The Ethereum blockchain is undergoing some significant updates. Learn more about how these changes will improve sustainability, scalability, and security.
Update: In a blog post on Monday, January 24, 2022, Ethereum announced it was phasing out the Ethereum 2.0 terminology in favor of the following terms:
Execution layer—the original PoW blockchain
Consensus layer—the merge to a PoS blockchain
The platform stressed the shift was a change in name only and wouldn’t reflect on the upgrades or timeline. The information below is still valid.
Ethereum was initially released in July 2015. In the years since, the Ethereum blockchain has gone through many upgrades, but none as important as its upcoming 2.0 release—also known as the Serenity Upgrade.
Ethereum 2.0 will include the biggest change to the network’s consensus mechanism—it will migrate from its current proof of work (PoW) consensus mechanism to proof of stake (PoS).
This change will improve many aspects of the network including:
Sustainability—decreased environmental impact
Scalability—increased number of transactions
Security—decreased likelihood of a 51% attack
The version of PoS being implemented for Ethereum’s upgrade is referred to as the Casper Protocol.
PoS uses an economic incentive model to secure a network and verify transactions. In other words, PoS creates a financial motivation for people to take certain actions—a reward for validating legitimate transactions, or a fine for validating illegitimate transactions.
Network users stake a portion of their ether (ETH)—Ethereum’s native cryptocurrency—for the opportunity to approve new transactions. False or incorrect transaction approvals will result in penalty fees, which are taken from staked funds.
The change helps Ethereum stay relevant in the competitive blockchain space while improving sustainability, scalability, and security.
To learn more about crypto staking and its requirements, please read our article.
The immutability of blockchain transactions ensures past events can never be changed.
The Ethereum 2.0 upgrade will include and continue to rely on the accuracy of pre-upgrade transactions while adding and validating post-upgrade transactions using the new consensus model.
Ethereum 2.0 should be viewed as an upgrade rather than a replacement of the older Ethereum network.
Recognizing that PoW can have negative environmental impacts is key to understanding how Ethereum 2.0 will provide improved sustainability.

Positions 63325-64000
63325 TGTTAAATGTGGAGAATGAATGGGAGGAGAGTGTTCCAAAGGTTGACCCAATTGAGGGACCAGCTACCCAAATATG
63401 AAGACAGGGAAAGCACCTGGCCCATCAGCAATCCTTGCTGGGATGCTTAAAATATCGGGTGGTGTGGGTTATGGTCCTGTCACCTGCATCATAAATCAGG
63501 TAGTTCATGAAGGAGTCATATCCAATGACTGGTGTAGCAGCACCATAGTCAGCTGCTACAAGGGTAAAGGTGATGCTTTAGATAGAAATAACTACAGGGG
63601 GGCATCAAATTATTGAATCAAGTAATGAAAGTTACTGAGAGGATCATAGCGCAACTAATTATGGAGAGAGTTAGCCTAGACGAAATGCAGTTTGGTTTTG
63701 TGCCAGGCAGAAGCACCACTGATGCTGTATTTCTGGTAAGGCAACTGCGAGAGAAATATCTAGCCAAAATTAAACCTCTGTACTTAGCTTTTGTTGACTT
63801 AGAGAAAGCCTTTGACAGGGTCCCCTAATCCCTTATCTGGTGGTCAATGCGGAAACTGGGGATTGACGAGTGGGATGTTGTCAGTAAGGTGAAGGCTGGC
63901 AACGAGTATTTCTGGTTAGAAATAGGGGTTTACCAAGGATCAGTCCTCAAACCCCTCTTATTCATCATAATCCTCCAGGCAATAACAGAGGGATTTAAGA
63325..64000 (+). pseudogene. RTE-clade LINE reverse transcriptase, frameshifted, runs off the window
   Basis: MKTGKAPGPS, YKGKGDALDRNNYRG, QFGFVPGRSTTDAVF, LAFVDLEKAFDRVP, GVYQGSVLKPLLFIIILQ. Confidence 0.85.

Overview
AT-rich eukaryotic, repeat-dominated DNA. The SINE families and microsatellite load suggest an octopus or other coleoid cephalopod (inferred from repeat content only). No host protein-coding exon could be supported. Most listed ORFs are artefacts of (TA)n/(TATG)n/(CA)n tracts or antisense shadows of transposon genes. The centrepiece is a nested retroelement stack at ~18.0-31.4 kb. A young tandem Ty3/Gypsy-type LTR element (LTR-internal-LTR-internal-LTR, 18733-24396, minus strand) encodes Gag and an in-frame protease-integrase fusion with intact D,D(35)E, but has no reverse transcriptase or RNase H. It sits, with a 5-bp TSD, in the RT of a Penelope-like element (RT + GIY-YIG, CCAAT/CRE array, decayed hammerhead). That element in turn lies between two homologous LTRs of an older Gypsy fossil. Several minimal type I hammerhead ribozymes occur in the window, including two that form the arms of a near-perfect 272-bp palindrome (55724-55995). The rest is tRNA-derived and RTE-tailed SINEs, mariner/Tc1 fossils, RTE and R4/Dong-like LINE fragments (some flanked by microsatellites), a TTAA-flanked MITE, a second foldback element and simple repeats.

PoW networks can require hundreds of thousands of computers to perform billions of calculations per second; the rate of these calculations is known as hash power. Those calculations require electricity generated by power plants that cause pollution.
Ethereum 2.0’s PoS model removes the need for billions of calculations per second.
Those calculations are replaced with a reward for validating legitimate transactions; it requires exponentially less electricity, and improves Ethereum’s long-term sustainability in an ever-growing, eco-conscious world.
Ethereum is currently limited in how many transactions it can process per second. This throughput can’t support the continued growth of users while also remaining cheap and cost-effective.
Ethereum 2.0 will improve transactional throughput using shard chains.
Shard chains offer a means of splitting transaction data across the 64 multiple blockchains on the Ethereum network. These blockchains will have their own throughput limitations, but collectively they increase the overall throughput of the network as a whole.
Ethereum’s current security against 51% attacks relies on the distribution of the computational power and can be subject to a coordinated, albeit unlikely, attack.
PoW as a consensus mechanism becomes subject to a 51% attack when more than 50% of the computational power is held by an individual or group of individuals. These larger groups could coordinate to validate false transactions, and destroy users’ faith in the validity of the blockchain data.
Ethereum 2.0’s PoS model doesn’t fully eliminate the possibility of a 51% attack, but it greatly decreases the likelihood because, unlike PoW, an attacker wouldn’t be able to purchase the network’s hash power. Instead, an attacker would have to obtain more than 50% of the total staked ETH on the network—a far more complicated task.
Etherem 2.0 is being rolled out in multiple phases over multiple years. Phase 1—the Beacon Chain—is live on the Ethereum network after launching on December 1, 2020. This phase introduced staking to the Ethereum network and sets the framework for which all future phases rely on.
Phase 2 will merge the Beacon Chain and the existing Ethereum chain; it’s expected to be released in early 2022.
The third and final phase will introduce shard chains to the network to finalize the Ethereum 2.0 launch. The initial rumor was that Phase 3 would be completed some time in the second half of 2022. However, one of Ethereum's cofounders Vitalik Buterin commented the work was only 50% complete as of January 2022 and could continue for much longer.
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